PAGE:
My experience with both companies shows that Intel has a significant edge over Microsoft in every area of technology. If Intel sees Microsoft's market share eroding, then they will flow with the trend and speed it up to benefit their shareholders. To grow their business, Intel will also go where people don't want Microsoft trying to run their governments. Or as a petition in Brazil says:





Disagreeing with the policies of the Brazilian government in defense of free software - which is bringing to an end the market reserve of Microsoft for the purchase of software and government computers - the company is launching an offensive to try to intimidate the Brazilian government...the monopoly began criminal proceedings against the Brazilian government official responsible for the deployment of free software...



Some countries will not allow Microsoft to try to run their governments unlike the US or the European Union. In the long-term, many analysts, including me, believe Microsoft will become irrelevant. But today, Intel depends on Microsoft. Even a hint of Microsoft changing horses could hurt Intel significantly. For example, Microsoft could give Dell the OK to use AMD processors.



Intel picking up steam



In the article about Intel offering low-cost PC's in rural China published yesterday, we showed how the platform definition center has turned into a full-blown business.





Intel is offering an affordable computer in rural areas of China. In context of the entire document, the product sells for $350 using an inexpensive but high-quality Intel processor, with an expected take rate of 73 percent. The originator of the document believes that they will sell hundreds of millions of units. The operating system marketed with the product uses an unnamed distribution of Linux.



...To help ensure that PC ownership is simple and painless, the Beijing government is setting up 4,000 one-stop rural IT centers that offer sales, training, and customer service.



Intel has also established a Client Linux Resource Center. You can find a remarkable amount of information about Intel and Linux at the site. While examining the site, I found extensive information below the fold. For example, on a page called Open Source Resource you will see:



You've decided you want freedom of choice for your software solutions, and Intel is here to help you succeed. Whether you are a business, a government agency, educational institution, software developer, or Intel channel member, here is where you can find information about Intel® platforms, Linux*, and open source software.


Topics covered extensively include:



* Proven Business Solutions
* Reseller Center for Linux
* Intel® Software Development Products for Optimum Performance
* Code for Developers
* Expand Your Knowledge with Intel® Software College
* Take Advantage of Technical Resources
* Projects Available Today
* Intel Community Forums



On the Intel Client Linux Resource Center page, you will find a variety of tools. For example, one of those tools allows you to download quick start kits. The website shows:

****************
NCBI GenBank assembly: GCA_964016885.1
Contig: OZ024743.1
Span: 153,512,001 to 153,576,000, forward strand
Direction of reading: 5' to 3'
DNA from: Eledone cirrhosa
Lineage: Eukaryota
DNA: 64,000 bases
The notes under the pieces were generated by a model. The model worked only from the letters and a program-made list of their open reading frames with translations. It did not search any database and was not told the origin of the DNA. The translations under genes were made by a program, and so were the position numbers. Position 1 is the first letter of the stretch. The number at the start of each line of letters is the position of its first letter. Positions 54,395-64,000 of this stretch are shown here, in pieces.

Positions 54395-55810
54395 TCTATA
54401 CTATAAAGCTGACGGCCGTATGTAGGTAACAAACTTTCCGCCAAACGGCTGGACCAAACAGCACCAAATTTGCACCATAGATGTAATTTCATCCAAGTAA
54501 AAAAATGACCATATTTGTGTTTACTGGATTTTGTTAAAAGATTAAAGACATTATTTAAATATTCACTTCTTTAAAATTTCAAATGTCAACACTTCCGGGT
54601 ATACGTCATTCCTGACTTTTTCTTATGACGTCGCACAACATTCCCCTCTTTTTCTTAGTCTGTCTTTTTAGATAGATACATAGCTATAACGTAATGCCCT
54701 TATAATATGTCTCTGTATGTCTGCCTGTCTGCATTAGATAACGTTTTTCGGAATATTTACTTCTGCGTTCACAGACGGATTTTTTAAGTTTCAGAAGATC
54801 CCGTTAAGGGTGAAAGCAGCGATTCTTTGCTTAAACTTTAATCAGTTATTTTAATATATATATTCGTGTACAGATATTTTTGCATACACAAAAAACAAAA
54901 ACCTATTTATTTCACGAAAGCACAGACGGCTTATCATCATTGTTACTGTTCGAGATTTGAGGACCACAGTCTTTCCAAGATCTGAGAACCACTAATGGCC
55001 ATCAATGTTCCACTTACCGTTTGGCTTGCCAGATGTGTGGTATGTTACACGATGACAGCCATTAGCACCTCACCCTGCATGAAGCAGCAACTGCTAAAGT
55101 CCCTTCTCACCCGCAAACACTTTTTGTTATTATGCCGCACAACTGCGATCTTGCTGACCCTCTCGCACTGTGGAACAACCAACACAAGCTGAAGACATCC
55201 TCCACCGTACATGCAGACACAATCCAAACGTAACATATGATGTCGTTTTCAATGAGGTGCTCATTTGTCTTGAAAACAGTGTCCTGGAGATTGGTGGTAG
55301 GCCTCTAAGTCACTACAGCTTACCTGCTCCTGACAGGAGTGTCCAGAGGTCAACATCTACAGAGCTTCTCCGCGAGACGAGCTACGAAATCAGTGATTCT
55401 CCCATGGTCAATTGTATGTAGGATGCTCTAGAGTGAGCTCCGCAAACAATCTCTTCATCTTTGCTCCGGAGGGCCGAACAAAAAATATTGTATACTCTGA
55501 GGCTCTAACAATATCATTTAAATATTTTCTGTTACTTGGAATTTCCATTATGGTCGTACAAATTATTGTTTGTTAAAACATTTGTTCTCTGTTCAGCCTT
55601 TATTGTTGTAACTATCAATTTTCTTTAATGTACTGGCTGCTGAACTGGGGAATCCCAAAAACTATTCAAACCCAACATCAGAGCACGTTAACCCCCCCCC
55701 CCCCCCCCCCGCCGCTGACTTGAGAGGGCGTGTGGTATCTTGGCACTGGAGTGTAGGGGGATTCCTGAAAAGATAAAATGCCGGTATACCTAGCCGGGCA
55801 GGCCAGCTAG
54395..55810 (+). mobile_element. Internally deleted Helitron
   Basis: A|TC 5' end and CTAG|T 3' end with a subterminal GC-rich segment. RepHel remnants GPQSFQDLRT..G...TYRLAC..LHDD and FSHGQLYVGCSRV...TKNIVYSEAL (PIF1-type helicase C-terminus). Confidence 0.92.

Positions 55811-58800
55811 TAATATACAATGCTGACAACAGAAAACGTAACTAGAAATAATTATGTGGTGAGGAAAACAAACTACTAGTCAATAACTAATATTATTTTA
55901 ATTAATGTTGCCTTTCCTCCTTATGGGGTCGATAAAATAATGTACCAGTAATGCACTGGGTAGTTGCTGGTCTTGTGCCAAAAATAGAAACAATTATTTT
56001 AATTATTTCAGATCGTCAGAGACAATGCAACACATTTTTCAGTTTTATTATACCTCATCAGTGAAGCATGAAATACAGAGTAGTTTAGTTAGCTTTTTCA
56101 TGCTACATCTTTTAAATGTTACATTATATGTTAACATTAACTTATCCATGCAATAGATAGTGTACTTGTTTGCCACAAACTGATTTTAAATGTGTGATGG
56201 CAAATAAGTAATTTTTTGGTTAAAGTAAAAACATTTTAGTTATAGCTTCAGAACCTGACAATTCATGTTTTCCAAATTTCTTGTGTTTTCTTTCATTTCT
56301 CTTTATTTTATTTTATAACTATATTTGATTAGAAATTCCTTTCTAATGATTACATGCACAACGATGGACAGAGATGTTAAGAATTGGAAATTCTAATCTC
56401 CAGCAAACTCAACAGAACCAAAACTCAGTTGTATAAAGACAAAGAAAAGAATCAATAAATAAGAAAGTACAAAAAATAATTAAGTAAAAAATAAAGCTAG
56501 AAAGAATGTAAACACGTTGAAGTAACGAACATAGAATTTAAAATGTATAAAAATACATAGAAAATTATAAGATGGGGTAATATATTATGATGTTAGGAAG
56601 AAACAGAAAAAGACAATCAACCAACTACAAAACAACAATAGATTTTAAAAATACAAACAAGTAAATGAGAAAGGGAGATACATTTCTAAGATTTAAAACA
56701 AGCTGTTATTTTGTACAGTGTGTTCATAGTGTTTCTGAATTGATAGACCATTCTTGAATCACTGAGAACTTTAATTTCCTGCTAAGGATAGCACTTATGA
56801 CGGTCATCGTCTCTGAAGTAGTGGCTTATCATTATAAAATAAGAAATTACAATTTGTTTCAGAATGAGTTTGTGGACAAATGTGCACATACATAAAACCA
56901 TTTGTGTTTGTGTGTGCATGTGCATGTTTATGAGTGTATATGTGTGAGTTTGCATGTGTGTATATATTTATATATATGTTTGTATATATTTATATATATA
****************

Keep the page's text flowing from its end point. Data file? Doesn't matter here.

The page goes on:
Intel® Quick Start Kit v1.3 for Linux*
The Intel® Quick Start Kit for Linux* is a PC platform kit that is designed to simplify integration and enable the development of high quality, stable, PC Linux solutions.



Order your free complete kit



Download now



* CS2C*: NSLDT 2.0.1, NSLDT 2.0.2
* Debian*: v.3.1 (sarge)
* Mandriva*: Discovery/LX 2006, PowerPack 2006, PowerPack+ 2006
* Novell*: NLD9, NLD9 SP1, NLD9 SP2
* Red Flag*: RFLDT 4.1, RFLDT4.1 SP1, RFLDT 4.1 SP2
* Red Hat*: RHDT3U3, RHDT3U4, RHDT3U5, RHDT4, RHDT4U1



If you are an expert user, you may also download individual Linux* Drivers for Intel-based PC Platforms.



Intel has invested significantly in their Linux initiative. They have approached the market correctly by cooperating with Governments in India, China, Brazil and other countries. They have put money to work in those places so that the countries involved become self-sufficient.



In China, the PC's Intel makes are high quality, low priced units. For example the system in rural China costs $350 and has Linux as the "user-friendly" OS.



The press in the United States has missed the boat. Intel has contradicted the Microsoft story and is proving Linux works. In doing so, we believe Intel has found a way out of the vicious cycle of Microsoft's world.



What's next?



Perhaps we should ask, what's left? If what we see in China works and we have no reason to believe it will not, Intel stepped out of the box. Not only would they free themselves from Microsoft, they could become the dominant global PC market maker. That would free Intel from the demands of HP. Dell, IBM and others. They could allow AMD to become Microsoft's best friend as Redmond becomes irrelevant over the next five years.



In August 2005, Intel made an announcement that got little of the explosive press attention that generally accompanies significant technology events:





Bill Siu, vice president and general manager of the recently formed Channel Platforms Group announced that the worldwide headquarters of the Channel Platforms Group will be located in Shanghai, China.



He stated:



"Emerging markets are a growth engine for Intel, and China represents our largest opportunity for PC expansion," said Siu. "Shanghai in particular, is increasingly becoming a major hub for the IT industry. The establishment of platform definition centers around the world and the selection of Shanghai for our group's headquarters underscore our commitment to increasing PC literacy across the emerging markets, as well as driving IT growth worldwide."



While quietly, Intel extricates itself from the grip of a partner who believes it has an entitlement to everything in the world.

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» Read more about: Story Type: LXer Features, News Story; Groups: Community, Debian, HP, IBM, Intel, Kernel, LXer, Mandriva, Microsoft, Novell, OSDL, Red Hat